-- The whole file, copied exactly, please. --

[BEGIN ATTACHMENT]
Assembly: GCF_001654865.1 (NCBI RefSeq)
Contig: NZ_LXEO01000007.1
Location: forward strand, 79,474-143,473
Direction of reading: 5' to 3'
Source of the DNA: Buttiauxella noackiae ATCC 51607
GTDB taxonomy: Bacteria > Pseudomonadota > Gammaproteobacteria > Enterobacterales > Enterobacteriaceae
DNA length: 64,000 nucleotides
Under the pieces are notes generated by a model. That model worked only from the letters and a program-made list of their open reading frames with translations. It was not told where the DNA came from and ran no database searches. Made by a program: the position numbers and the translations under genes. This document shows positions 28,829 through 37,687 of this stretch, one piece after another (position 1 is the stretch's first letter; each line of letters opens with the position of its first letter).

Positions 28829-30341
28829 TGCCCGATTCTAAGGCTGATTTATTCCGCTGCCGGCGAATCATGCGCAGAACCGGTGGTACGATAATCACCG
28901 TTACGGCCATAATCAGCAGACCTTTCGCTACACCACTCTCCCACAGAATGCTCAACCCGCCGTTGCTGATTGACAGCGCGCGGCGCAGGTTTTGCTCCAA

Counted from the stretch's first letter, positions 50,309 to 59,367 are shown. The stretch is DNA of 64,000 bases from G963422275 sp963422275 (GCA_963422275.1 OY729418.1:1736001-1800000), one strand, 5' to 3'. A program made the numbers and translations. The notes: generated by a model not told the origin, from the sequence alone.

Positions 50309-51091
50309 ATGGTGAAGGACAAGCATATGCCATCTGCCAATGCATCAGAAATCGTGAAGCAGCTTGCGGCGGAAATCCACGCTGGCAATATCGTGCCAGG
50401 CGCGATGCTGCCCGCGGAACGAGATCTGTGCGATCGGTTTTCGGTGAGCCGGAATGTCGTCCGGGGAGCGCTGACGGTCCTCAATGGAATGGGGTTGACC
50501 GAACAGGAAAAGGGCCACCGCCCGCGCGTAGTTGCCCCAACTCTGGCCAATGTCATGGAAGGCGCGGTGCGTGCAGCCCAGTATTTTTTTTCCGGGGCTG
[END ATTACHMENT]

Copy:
Assembly: GCF_001654865.1 (NCBI RefSeq)
Contig: NZ_LXEO01000007.1
Location: forward strand, 79,474-143,473
Direction of reading: 5' to 3'
Source of the DNA: Buttiauxella noackiae ATCC 51607
GTDB taxonomy: Bacteria > Pseudomonadota > Gammaproteobacteria > Enterobacterales > Enterobacteriaceae
DNA length: 64,000 nucleotides
Under the pieces are notes generated by a model. That model worked only from the letters and a program-made list of their open reading frames with translations. It was not told where the DNA came from and ran no database searches. Made by a program: the position numbers and the translations under genes. This document shows positions 28,829 through 37,687 of this stretch, one piece after another (position 1 is the stretch's first letter; each line of letters opens with the position of its first letter).

Positions 28829-30341
28829 TGCCCGATTCTAAGGCTGATTTATTCCGCTGCCGGCGAATCATGCGCAGAACCGGTGGTACGATAATCACCG
28901 TTACGGCCATAATCAGCAGACCTTTCGCTACACCACTCTCCCACAGAATGCTCAACCCGCCGTTGCTGATTGACAGCGCGCGGCGCAGGTTTTGCTCCAA

Counted from the stretch's first letter, positions 50,309 to 59,367 are shown. The stretch is DNA of 64,000 bases from G963422275 sp963422275 (GCA_963422275.1 OY729418.1:1736001-1800000), one strand, 5' to 3'. A program made the numbers and translations. The notes: generated by a model not told the origin, from the sequence alone.

Positions 50309-51091
50309 ATGGTGAAGGACAAGCATATGCCATCTGCCAATGCATCAGAAATCGTGAAGCAGCTTGCGGCGGAAATCCACGCTGGCAATATCGTGCCAGG
50401 CGCGATGCTGCCCGCGGAACGAGATCTGTGCGATCGGTTTTCGGTGAGCCGGAATGTCGTCCGGGGAGCGCTGACGGTCCTCAATGGAATGGGGTTGACC
50501 GAACAGGAAAAGGGCCACCGCCCGCGCGTAGTTGCCCCAACTCTGGCCAATGTCATGGAAGGCGCGGTGCGTGCAGCCCAGTATTTTTTTTCCGGGGCTG